NY Jets-Chicago: This one is going to be a battle focused on winning the ground war and winning on special teams. The latter is a potentially huge factor in this game. Brad Smith has turned two games in New York's favor this year with big plays, and he'll be back as the return man. Devin Hester's return reputation is beyond dispute, as he set the career record for punts brought all the way back last Monday in Minnesota. Big plays from these two are going to be vital in a game where field position promises to be a huge factor. On offense, Jay Cutler is more capable than Mark Sanchez of winning an air war, but he also has fewer weapons in his receiving corps. I would expect Rex Ryan to try and stop the running of Matt Forte first and then turn his defense loose on Cutler if he gets a lead. The Bear defense won't be any easier to establish a running game on and Julius Peppers can make life miserable for Sanchez coming off the edge. Weather could be a factor here, just as it was when New England came to the Windy City two weeks ago. It's supposed to snow, although I don't know how much. If it does so substantially, this would be the third straight game the Bears have played (including last week outdoors at the University of Minnesota) where snow was the overriding factor. This game's a toss-up, but I'll lean Chicago's way. They're at home and they also need it more. The Jets are realistically in the playoffs and just as realistically not going to win the AFC East and there's not much difference between being the #5 or #6 seed. Whereas the gap between the #2 and #3 seed that the Bears are fighting for is huge. Let's say Bears, 19-10.
NY Giants-Green Bay: Both of these teams can get after the quarterback. Green Bay brings all-everything linebacker Clay Matthews from all over the field. New York has Justin Tuck and Osi Umenyiora on the ends, and both Aaron Rodgers and Eli Manning are going to have a steady diet of pressure. As long as Rodgers is feeling fine after his concussion he's better able to handle this then Manning. The Green Bay signal-caller is more capable at getting rid of the ball quickly, and Donald Driver and Greg Jennings both excel at catching quick slants over the middle. While Manning played well last week in the disastrous home loss to Philadelphia, he's still much more mistake-prone, and playing on the road, he can be forced into a few. But New York has a bigger advantage when it comes to keeping that pass rush honest. They have a solid two-pronged running game, with pounding Brandon Jacobs and shifty Ahman Bradshaw. If we want to turn the clock back to the last time the Giants were in Lambeau in 2007, for the NFC Championship Game, they won by dominating the line of scrimmage on both sides of the ball. They'll have to do the same again today in another game where inclimate weather is likely to play a role. Green Bay would be well-served to take some of the lessons they learned in last week's loss at New England and apply them here--namely, that fullback John Kuhn can be a valuable part of the offense, both running and receiving. The Packers used him frequently as they tried to compensate for Rodgers not playing. They shouldn't forget Kuhn now that the starting quarterback is back. On paper, I lean the Giants a way a little bit, because I think they're more physical in the trenches. But on the field, I have serious doubts about New York bouncing back from last week's collapse and winning a road game in Green Bay. The Pack pulls it out 24-17.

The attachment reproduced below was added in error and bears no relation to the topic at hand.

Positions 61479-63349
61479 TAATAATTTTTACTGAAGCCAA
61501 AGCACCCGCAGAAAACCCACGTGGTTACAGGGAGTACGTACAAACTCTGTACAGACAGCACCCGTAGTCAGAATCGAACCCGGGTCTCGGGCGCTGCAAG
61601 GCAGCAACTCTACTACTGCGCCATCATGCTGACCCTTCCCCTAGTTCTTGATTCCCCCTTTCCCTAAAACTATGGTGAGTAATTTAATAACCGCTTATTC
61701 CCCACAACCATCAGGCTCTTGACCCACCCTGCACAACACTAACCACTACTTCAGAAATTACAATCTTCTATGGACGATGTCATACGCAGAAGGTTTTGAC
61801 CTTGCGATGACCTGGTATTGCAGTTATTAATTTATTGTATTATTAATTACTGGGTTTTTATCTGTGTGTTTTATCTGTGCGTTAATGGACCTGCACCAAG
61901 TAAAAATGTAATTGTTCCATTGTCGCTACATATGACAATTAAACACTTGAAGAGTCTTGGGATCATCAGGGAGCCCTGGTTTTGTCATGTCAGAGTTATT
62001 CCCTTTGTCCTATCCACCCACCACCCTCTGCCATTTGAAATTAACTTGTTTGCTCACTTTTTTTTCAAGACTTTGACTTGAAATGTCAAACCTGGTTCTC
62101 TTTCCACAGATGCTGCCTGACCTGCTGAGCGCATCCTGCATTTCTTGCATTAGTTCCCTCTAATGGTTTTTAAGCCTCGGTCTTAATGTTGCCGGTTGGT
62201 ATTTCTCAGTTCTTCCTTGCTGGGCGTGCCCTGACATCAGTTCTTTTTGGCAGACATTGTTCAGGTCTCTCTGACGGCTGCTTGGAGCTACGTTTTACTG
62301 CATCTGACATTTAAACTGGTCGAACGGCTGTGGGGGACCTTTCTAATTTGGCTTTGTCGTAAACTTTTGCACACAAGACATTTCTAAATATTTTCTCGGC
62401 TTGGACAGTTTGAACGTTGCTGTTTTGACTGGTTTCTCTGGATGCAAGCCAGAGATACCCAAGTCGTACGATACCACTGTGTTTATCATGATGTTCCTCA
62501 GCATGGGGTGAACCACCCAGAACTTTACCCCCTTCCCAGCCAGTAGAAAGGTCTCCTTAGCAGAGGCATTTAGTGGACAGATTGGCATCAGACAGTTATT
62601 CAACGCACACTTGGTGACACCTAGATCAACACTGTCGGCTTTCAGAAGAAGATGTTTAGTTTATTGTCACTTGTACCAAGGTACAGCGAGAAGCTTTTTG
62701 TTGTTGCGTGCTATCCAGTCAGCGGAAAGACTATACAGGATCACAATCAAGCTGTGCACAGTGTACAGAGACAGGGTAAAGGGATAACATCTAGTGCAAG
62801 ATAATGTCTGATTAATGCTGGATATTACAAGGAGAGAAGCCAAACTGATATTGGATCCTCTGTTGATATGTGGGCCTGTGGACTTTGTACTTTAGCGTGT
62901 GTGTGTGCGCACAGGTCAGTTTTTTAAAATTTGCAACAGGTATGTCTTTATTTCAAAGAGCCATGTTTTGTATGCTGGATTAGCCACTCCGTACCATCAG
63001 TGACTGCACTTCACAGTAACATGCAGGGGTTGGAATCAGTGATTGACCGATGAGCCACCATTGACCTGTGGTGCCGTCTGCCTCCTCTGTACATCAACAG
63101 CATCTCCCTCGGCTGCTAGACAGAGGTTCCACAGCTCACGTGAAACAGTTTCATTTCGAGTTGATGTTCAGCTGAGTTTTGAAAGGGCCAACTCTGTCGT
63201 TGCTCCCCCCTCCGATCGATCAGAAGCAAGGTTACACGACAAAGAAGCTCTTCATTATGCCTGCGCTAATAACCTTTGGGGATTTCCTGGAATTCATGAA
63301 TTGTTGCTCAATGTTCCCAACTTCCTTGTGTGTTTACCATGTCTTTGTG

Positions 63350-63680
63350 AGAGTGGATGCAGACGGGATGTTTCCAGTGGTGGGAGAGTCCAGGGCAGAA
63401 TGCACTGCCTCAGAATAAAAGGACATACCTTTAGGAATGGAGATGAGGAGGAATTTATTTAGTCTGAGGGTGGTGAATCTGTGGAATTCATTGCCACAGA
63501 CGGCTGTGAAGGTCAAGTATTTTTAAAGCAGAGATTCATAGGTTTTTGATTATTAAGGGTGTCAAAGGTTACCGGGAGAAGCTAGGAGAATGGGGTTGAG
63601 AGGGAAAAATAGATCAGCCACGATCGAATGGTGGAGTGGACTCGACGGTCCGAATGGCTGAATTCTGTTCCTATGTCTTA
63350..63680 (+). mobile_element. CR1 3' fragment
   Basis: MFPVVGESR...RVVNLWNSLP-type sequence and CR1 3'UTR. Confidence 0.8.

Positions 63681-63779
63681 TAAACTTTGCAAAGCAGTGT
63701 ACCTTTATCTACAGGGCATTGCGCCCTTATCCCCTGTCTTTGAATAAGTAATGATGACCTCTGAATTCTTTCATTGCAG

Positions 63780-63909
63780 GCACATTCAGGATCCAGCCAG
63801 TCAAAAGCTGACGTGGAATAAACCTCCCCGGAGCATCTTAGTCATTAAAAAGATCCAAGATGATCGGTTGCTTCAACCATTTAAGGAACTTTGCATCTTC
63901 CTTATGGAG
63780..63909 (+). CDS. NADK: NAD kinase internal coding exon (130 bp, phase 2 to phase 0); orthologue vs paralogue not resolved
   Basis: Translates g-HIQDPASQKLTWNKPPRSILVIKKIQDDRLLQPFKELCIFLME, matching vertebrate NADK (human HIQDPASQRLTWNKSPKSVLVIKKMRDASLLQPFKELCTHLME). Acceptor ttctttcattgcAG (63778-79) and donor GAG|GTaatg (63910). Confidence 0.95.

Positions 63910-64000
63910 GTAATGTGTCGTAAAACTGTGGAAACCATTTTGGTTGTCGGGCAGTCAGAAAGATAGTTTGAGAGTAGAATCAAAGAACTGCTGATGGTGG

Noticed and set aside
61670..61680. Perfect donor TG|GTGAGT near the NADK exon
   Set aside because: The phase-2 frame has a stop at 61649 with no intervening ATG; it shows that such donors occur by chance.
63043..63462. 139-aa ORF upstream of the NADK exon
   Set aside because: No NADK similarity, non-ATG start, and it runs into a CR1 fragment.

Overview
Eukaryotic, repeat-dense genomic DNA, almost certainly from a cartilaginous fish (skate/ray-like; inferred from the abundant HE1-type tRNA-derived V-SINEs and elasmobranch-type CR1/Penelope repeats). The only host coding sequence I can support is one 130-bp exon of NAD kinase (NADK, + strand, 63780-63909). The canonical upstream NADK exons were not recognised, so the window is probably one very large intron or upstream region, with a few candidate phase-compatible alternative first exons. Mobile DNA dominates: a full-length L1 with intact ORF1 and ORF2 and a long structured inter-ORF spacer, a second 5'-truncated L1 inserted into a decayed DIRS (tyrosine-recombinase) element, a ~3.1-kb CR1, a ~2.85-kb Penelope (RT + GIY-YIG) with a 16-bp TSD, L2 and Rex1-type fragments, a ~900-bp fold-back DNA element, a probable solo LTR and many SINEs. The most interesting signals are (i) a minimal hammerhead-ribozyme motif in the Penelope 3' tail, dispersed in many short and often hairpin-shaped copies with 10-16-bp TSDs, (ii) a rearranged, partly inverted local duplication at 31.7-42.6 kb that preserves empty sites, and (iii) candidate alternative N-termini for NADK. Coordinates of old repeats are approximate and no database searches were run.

The Sunday night game is Minnesota-Philadelphia. I have to think NBC is regretting not choosing to put the Green Bay-NYG game in this spot, especially since it now looks like Brett Favre's really, really not going to play. The Eagles are fighting to keep pace with the Bears with the #2 seed (they need a Chicago loss) and also to put the finishing touches on clinching the NFC East. I really can't see a victory scenario for the Vikings in this game, especially with rookie Joe Webb at quarterback. The Minnesota defense has struggled enough this season, and the Philly offense is peaking--not just Michael Vick, but the way DeSean Jackson is involved. If they just run the ball with LeSean McCoy they will be a complete offensive team. The most Minnesota can do is try and run the ball with Adrian Peterson and Toby Gerhart, then hope for a miracle. Arizona got a miracle last night, but that was on Christmas. Now the holiday is over and reality sets back in. Philadelphia wins 37-10.
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Dan Flaherty is the editor of the Sports Notebook Family, published through the Real Clear Sports Blog Network, offering daily commentary in the NFL, coverage of college basketball. and bowl commentary in college football. He is the author of The Last New Year's, a book that revisits the historic high points of college football's New Year's Day bowl games.